Saltwater

Saltwater cover artSaltwater (2012)

Life is a series of choices, and the ones we make will either lead us to happiness or not.  We have to first want to be happy though, and that might be what this film struggles with.

My synopsis: Will is home from the military and staying with his old friend Rich.  Before he’s even unpacked Rich is setting him up on a date with Josh.  That lunch date is a contender for the most awkward and short lived date ever.  After much bad timing at many parties, they seem to surrender to the idea that it will never happen.  But life is a series of choices, and they have more to make.

One of themes in this film starts right at the beginning set up by the voiceover of Will who talks about happiness and whether it is fate or choice.  Will wants to be happy, and so does everyone, right?   One of the messages here is that you have to choose to be happy, and make choices that will lead you in that direction.  No one can make you happy on their own – you have to play a part.  Josh even says, “you have to meet me halfway.”

The problem is that Will almost finds happiness right away, but keeps getting thwarted by bad timing and/or bad choices.  For instance, hanging on a kiss under mistletoe as a reason to be very upset with someone..  At one point I wrote in my notes that a fly buzzing by could stop this romance from ever starting.  They stare longingly at each other while they bring dates to parties where they will see each other.  They play games with each other and their dates, and this detracts from the message as they seem disingenuous.

I have to wonder what backstory there is to the characters that might flesh out some of their awkward behavior/choices.  We have some hints such as they sensitive subject of Don’t Ask, Don’t Tell, and the fact that Will is freshly out of the service after 14 years.  I almost wish a party scene would have been deleted to instead tell us more about these people.

The tragedy in this film is what changes the tide.  The dialogue afterwards made me think of my own losses, and I could relate to what they were saying.  I give the film credit for dealing with this in an honest and emotional way.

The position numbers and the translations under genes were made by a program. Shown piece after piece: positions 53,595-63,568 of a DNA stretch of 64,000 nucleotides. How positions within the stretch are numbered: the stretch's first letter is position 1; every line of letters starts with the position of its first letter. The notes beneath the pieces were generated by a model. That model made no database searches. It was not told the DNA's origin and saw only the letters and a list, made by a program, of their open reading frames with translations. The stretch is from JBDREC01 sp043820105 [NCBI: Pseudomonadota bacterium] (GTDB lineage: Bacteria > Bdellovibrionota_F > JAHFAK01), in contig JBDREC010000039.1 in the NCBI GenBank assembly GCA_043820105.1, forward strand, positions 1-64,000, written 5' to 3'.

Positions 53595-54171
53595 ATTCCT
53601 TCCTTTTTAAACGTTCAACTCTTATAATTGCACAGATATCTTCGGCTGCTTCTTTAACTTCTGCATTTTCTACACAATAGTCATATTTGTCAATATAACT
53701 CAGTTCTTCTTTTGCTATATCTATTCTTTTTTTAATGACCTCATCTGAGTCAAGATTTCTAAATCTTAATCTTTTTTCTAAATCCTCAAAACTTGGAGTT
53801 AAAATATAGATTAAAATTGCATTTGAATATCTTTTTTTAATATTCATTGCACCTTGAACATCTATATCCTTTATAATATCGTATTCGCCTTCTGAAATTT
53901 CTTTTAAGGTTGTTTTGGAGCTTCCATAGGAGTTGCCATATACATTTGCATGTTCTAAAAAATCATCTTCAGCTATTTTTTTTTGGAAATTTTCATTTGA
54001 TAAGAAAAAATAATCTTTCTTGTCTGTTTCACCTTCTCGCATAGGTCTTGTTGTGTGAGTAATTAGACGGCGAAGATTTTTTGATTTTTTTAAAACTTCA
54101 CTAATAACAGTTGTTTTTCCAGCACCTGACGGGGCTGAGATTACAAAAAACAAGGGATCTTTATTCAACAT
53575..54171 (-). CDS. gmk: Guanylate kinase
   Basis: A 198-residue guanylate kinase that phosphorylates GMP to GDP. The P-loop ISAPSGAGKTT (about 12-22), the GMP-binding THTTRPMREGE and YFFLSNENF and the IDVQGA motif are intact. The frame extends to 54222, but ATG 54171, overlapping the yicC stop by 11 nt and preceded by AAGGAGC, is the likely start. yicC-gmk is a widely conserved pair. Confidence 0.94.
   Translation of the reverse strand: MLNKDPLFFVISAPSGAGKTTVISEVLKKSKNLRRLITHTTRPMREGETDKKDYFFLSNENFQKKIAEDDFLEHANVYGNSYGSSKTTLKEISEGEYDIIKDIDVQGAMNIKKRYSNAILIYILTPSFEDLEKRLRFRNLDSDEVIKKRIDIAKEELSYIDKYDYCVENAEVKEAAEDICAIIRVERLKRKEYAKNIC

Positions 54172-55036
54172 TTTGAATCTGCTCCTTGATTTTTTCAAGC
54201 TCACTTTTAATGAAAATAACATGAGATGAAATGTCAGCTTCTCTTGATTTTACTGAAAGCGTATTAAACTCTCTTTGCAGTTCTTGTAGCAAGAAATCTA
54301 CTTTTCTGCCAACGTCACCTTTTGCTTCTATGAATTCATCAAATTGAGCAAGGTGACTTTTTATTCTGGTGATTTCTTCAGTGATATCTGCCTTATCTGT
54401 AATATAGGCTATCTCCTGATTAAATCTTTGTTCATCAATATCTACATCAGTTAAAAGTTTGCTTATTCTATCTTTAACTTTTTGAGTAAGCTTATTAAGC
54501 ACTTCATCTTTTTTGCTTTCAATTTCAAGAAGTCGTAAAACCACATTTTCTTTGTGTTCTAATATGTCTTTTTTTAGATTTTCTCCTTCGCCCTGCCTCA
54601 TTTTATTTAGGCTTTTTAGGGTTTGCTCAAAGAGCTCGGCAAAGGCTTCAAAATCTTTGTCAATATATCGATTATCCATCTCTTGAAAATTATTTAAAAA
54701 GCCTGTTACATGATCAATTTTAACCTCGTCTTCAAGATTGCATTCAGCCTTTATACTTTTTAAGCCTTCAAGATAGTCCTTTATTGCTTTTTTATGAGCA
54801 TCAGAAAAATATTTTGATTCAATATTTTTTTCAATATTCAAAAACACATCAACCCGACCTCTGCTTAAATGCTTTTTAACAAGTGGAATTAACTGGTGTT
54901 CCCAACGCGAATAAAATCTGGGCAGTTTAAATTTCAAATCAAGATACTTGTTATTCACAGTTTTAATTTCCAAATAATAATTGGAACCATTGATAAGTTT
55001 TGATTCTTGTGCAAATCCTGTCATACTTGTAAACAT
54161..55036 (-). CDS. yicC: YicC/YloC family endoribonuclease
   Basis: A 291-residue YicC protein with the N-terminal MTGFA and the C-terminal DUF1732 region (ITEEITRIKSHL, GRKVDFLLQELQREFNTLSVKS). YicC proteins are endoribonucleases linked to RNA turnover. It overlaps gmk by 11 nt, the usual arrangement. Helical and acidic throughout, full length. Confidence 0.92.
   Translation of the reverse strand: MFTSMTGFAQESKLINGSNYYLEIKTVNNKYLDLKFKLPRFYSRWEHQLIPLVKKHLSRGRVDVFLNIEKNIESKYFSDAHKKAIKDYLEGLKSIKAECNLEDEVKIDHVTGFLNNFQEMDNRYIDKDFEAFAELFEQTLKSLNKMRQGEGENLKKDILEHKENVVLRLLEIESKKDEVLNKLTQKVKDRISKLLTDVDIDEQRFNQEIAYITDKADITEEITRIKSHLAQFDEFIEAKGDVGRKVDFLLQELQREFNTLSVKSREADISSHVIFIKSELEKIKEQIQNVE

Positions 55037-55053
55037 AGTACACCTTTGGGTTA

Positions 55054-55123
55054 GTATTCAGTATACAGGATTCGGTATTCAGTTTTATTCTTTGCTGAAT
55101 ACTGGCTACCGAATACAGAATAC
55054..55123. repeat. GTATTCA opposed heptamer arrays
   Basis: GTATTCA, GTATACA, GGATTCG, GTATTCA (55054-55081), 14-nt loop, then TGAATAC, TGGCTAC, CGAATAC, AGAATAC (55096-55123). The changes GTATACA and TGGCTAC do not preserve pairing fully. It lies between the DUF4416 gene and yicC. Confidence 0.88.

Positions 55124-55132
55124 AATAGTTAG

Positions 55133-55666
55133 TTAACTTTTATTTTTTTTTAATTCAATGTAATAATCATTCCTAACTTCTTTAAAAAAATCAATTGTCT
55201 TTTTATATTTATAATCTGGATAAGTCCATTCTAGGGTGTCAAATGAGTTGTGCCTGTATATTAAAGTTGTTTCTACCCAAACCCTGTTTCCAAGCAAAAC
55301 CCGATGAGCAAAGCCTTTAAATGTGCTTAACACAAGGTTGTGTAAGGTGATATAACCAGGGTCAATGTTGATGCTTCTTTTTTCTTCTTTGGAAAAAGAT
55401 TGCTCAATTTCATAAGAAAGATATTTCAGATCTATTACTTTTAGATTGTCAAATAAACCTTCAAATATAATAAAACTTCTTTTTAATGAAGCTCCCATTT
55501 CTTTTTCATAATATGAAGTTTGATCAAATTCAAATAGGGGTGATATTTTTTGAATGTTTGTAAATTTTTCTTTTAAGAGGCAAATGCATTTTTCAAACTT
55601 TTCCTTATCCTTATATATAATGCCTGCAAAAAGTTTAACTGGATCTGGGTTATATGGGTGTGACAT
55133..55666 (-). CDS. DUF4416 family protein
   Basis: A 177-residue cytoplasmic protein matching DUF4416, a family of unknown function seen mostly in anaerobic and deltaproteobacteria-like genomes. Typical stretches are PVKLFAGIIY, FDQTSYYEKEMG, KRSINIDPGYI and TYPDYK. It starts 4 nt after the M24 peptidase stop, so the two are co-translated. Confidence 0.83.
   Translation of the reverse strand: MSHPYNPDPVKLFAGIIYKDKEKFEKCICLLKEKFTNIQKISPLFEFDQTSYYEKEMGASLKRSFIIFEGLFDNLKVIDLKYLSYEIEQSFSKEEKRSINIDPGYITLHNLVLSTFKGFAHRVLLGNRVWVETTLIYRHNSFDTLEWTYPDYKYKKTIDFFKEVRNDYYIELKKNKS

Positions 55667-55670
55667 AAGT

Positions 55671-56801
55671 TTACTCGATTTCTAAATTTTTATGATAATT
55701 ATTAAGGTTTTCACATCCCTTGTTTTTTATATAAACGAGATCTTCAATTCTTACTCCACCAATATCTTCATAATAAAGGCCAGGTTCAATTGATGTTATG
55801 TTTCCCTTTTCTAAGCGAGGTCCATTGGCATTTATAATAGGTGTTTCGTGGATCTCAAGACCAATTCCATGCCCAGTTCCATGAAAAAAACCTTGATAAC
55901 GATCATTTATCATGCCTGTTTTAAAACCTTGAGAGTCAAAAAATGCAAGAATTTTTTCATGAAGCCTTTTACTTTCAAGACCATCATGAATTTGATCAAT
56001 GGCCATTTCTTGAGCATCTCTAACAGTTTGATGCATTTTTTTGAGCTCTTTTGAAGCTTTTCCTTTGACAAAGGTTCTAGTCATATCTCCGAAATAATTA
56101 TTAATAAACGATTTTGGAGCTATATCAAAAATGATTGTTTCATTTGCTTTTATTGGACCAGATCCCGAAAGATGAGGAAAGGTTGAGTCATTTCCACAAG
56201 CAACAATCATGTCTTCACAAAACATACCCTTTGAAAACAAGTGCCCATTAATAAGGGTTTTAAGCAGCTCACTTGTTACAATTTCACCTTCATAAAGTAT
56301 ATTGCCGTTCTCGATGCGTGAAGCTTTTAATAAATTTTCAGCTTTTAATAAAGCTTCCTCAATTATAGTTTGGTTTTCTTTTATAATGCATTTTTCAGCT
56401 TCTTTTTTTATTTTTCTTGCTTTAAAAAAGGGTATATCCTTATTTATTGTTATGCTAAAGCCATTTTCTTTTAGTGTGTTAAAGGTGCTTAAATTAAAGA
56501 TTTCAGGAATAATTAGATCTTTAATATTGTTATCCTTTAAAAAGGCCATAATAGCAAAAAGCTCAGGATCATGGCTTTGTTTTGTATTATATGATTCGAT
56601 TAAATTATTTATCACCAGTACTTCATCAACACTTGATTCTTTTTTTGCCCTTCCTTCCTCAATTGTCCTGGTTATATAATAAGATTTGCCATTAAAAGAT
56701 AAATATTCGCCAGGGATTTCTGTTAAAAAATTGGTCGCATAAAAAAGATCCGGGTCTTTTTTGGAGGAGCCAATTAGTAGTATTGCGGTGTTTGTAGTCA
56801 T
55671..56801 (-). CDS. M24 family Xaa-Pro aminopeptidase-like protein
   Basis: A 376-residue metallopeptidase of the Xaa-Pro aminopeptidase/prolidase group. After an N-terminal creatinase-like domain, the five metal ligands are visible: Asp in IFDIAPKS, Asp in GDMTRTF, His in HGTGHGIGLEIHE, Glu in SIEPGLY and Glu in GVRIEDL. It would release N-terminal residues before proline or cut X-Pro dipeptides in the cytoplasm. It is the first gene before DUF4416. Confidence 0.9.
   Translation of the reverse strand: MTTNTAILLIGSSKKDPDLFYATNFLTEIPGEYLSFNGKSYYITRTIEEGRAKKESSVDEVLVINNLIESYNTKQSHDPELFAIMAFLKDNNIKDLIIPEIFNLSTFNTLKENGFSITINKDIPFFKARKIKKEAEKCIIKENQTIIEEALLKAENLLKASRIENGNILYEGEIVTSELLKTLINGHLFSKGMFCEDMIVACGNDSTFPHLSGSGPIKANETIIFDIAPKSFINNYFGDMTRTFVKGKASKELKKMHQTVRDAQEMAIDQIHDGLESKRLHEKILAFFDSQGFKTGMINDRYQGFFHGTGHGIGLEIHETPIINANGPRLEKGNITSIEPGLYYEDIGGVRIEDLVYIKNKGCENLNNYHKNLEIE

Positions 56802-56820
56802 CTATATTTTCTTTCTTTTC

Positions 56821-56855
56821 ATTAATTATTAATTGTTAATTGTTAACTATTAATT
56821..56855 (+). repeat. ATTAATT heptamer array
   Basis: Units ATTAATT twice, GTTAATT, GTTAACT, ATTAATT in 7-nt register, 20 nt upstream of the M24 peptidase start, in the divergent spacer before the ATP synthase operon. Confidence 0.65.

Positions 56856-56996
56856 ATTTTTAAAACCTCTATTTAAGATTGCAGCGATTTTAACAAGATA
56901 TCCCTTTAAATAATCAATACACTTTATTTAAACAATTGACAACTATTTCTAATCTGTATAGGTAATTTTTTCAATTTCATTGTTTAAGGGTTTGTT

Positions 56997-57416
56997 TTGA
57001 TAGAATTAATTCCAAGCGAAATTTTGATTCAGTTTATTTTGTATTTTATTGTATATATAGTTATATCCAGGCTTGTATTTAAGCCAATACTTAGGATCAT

Although I liked the message of the film, I had difficulty with the story.  It would flow one minute and then not the next.  Why if these two were so into each other did they push each other apart with such vigor?  Did they never see each other except at parties?  An example is when they are at Thanksgiving and they’re obviously making eyes at each other over Will’s date.  Then the next party a month later they seem like they might hook up, but Will gets upset over a simple kiss. It felt forced.  One moment they are on a romantic trajectory and the next they are arguing about who knows what.

Christine
Christine

One of the best parts of the movie is the character Christine who delivers the funny.  She has some good lines that are well delivered.  One of the best involves a harness and where you put your beans.

I applaud Kerr for the effort to make the film diverse in terms of character age, type, etc.  It’s always refreshing to see characters that aren’t Hollywood picture perfect.

from what I’ve read the film had a very small budget and timeframe, so I can give credit for even making a film that looks this good on a shoestring.  Music was overall good and made sense.  That said, scene transitions stood out to me as noticeable which was odd.  There also seemed to be some misplaced smiling in scenes that made it seem awkward.

This film has two sides to me.  One is the good choice in message – one that many of us can benefit from.  Too often we see ourselves as victims of our own lives, and sometimes we have to make choices that counter that.  This resonates with me.  The other side is the story/dialogue that while not bad felt like it could have been more.

Trailer on YouTube

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Availability:
Amazon: Streaming (free with Prime) and DVD
TLA: Streaming and DVD

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